Artists' Testimonials about Fischinger (from William Moritz's biography of Fischinger, Optical Poetry)
Whenever I had a chance, I would go out of my way to see Fischinger films. He was a true, natural genius. He ought to be sainted, but I guess they don't have Art Saints. Len Lye, 1977
Oskar Fischinger's constant achievements in animated abstract films have distinguished him as the leading figure in this newest Art. His importance in this kinetic medium is comparable to that of Cezanne in modern painting. From his earliest to his latest films, we witness the unfolding of the many-faceted talent of an ingenious craftsman, impeccable designer and creative artist. He as at once artist-poet and scientist. Lorser Feitelson
I was just graduating from college in painting when I saw Fischinger's films at the 1946 Art in Cinema festival at the San Francisco Museum of Art, and that inspired me to start making films instead of just painting canvases. Jordan Belson, 1971
Fischinger was one of the great formative influences in my life. Around 1935, when I was about 20, in my student days at the Glasgow School of Art in Scotland, I saw for the first time an "abstract" movie. It was Oskar Fischinger's film done to Brahms' "Hungarian Dance No. 5". It is difficult to describe adequately the impact it had on me: I was thrilled and euphoric by the film's fluent kinesthesia, which so potently portrayed the movement and spirit of the music. The experience made an indelible impression on me, excited a yearning in me, and was to have a profound, long-lasting influence on many of my films. Norman McLaren, 1975/1980
I was still a painter and my brother John was photographing real objects in the Ballet Mecanique tradition when we first saw Fischinger's films at the Stendhal Gallery in 1939 or early 1940. Only four or five films were shown -- a few black-and-white Studies, Circles and Composition in Blue. John, who was mad for Schönberg then, hated the traditional classical music tracks, but I hardly heard the music at all. I only saw the pure moving light, and after that, still painting would never be enough for me: I had to make real non-objective imagery in motion. James Whitney, 1970
and Photographs © Elfriede Fischinger Trust
DVD © Center for Visual Music, 2006
Licensed for private home use only, all other rights reserved
For further information:
CONTACT: Cindy Keefer, Center for Visual Music, via Email (CVMaccess at gmail.com) or at 213-683-1514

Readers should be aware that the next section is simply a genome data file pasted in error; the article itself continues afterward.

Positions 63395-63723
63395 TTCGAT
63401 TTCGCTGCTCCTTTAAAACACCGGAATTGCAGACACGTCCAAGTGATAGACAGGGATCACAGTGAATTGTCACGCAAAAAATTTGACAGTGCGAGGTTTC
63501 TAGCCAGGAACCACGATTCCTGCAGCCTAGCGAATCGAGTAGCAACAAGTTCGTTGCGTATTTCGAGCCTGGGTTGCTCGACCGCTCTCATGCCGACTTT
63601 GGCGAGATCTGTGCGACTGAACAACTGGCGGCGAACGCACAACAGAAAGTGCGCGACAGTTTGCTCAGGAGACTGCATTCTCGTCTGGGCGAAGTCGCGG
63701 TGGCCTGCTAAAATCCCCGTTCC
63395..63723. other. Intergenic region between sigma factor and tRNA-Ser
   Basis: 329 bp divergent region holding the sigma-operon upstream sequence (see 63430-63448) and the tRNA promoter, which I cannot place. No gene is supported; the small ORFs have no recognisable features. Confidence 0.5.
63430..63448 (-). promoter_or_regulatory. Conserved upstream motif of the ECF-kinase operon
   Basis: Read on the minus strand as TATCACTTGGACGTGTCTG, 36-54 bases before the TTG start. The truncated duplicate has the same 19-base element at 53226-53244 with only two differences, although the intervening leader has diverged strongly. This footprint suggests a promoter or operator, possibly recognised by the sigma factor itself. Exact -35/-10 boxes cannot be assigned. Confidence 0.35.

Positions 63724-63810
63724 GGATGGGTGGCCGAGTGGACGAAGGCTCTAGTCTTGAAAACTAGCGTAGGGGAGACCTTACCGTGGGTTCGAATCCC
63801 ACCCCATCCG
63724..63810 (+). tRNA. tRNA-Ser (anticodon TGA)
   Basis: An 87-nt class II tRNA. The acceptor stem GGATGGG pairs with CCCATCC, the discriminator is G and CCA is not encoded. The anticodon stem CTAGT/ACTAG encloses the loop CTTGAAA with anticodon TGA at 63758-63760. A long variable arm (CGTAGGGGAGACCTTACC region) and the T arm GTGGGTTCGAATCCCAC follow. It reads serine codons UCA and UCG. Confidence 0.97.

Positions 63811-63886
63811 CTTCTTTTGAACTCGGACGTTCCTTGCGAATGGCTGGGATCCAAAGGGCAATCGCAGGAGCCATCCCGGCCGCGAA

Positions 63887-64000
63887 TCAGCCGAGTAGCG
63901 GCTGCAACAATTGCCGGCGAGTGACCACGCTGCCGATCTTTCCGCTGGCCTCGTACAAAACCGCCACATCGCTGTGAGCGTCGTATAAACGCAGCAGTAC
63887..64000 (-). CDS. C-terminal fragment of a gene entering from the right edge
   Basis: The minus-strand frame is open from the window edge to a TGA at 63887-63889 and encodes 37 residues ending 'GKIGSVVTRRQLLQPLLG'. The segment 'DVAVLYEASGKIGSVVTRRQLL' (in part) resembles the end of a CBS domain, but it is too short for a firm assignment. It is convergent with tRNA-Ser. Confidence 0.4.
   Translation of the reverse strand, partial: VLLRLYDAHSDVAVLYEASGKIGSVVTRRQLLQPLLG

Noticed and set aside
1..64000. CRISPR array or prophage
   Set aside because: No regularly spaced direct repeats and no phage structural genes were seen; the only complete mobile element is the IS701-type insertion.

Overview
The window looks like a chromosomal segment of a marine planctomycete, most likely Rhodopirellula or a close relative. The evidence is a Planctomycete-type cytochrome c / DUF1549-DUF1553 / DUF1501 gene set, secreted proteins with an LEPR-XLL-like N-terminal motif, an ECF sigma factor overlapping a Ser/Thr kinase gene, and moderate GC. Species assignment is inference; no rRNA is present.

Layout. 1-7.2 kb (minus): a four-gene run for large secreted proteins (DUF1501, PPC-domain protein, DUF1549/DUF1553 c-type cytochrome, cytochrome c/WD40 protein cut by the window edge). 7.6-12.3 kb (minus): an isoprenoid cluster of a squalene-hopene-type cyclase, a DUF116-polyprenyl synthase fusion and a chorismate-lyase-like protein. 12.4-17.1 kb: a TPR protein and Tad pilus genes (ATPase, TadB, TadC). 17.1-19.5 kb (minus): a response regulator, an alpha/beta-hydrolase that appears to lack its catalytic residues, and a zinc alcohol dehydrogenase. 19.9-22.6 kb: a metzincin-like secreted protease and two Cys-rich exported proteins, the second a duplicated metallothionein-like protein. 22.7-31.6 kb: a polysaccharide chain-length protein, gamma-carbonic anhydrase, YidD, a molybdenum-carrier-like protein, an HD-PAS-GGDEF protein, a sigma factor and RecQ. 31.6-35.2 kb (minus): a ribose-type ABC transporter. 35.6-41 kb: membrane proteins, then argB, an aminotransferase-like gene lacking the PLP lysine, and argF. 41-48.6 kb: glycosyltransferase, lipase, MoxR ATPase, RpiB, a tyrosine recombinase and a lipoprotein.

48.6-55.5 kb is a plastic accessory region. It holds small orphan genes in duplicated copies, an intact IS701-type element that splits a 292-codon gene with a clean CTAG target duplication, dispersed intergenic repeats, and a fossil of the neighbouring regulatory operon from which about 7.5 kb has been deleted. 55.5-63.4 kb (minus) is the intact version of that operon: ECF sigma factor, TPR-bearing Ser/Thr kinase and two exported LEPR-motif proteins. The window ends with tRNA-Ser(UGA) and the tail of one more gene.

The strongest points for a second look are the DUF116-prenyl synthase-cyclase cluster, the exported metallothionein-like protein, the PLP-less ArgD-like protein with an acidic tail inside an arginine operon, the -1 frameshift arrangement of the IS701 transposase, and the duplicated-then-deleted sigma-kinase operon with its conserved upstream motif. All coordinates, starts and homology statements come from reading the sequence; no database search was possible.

Biography of Oskar Fischinger (by William Moritz) on the Fischinger Archive website (www.oskarfischinger.org): Short and Longer
CVM's Fischinger Research Pages contain additional information about the DVD, Statements and Film Notes by Fischinger and Others
Articles by and on Oskar Fischinger - see Fischinger Archive website or CVM Library
Moritz, William. The Importance of Being Fischinger (at the CVM online library)
Additional Fischinger material and links are online at the Fischinger Archive website or CVM Library
Center for Visual Music is a nonprofit film archive dedicated to visual music, experimental animation and avant-garde media.
January 2008. Review in Sight and Sound Magazine (BFI, London).
November 2007. DVD wins Award at Hamburg Cinefest's annual Willy Haas Awards.
2007. Review in Ray Filmmagazin (Austria). In German.
September 06: Global Discoveries on DVD by Jonathan Rosenbaum, in Cinema Scope 28. "...the material is so exquisite and so compulsively rewatchable..."
July 06: The DVD was Awarded a Special Mention at the Il Cinema Ritrovato festival, Bologna Italy, in the third edition of the festival's annual DVD awards, Experimental Film category. Article (in Italian) in Cinecitta
June 28: Leonard Maltin's Video Views, KNX 1070 AM Radio, syndicated review, transcript at Leonard Maltin's Movie Crazy website
June 18: Feed: Animation/VFX/Design: Oskar Fischinger: The Original Old School - "Fischinger was the great grandfather of motion graphics..."
San Francisco ASIFA Newsletter
Animation Magazine, April 10: "Fischinger to Swim in DVD Waters" by Ramin Zahed
Jerry Beck and Amid Amidi's Cartoon Brew blog, April 7 listing (part of the Cartoon Research website)
Other recent press on Fischinger and his films (pre-DVD press):
Leslie, Esther. Where Abstraction and Comics Collide, in TATE ETC (magazine of Tate Museums, UK), Summer 2006, feature article.
2005: Village Voice, Artforum (Summer 2005 issue and October 2005), New York Times, Washington Post, Los Angeles Times, Wall Street Journal, International Herald Tribune, LA Weekly.